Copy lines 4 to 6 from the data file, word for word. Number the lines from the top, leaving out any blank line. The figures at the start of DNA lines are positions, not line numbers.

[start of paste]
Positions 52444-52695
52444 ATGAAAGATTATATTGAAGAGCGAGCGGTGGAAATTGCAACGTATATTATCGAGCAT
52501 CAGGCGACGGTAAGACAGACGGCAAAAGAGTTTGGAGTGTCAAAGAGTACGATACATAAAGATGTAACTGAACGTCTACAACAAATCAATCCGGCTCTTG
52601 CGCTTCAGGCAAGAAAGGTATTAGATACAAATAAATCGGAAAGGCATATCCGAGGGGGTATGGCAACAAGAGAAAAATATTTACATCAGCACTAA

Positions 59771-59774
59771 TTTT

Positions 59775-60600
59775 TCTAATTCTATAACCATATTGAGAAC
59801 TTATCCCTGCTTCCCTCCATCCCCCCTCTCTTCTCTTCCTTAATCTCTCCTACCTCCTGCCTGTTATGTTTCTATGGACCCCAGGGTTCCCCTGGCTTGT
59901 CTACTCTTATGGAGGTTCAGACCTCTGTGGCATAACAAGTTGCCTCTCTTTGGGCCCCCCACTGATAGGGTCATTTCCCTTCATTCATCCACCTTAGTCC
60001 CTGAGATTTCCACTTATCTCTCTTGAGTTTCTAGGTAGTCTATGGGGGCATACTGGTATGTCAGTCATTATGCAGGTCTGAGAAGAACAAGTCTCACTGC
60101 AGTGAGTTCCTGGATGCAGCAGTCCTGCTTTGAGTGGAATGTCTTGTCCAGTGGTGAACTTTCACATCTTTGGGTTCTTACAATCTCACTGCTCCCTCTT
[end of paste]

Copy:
52601 CGCTTCAGGCAAGAAAGGTATTAGATACAAATAAATCGGAAAGGCATATCCGAGGGGGTATGGCAACAAGAGAAAAATATTTACATCAGCACTAA

Positions 59771-59774
59771 TTTT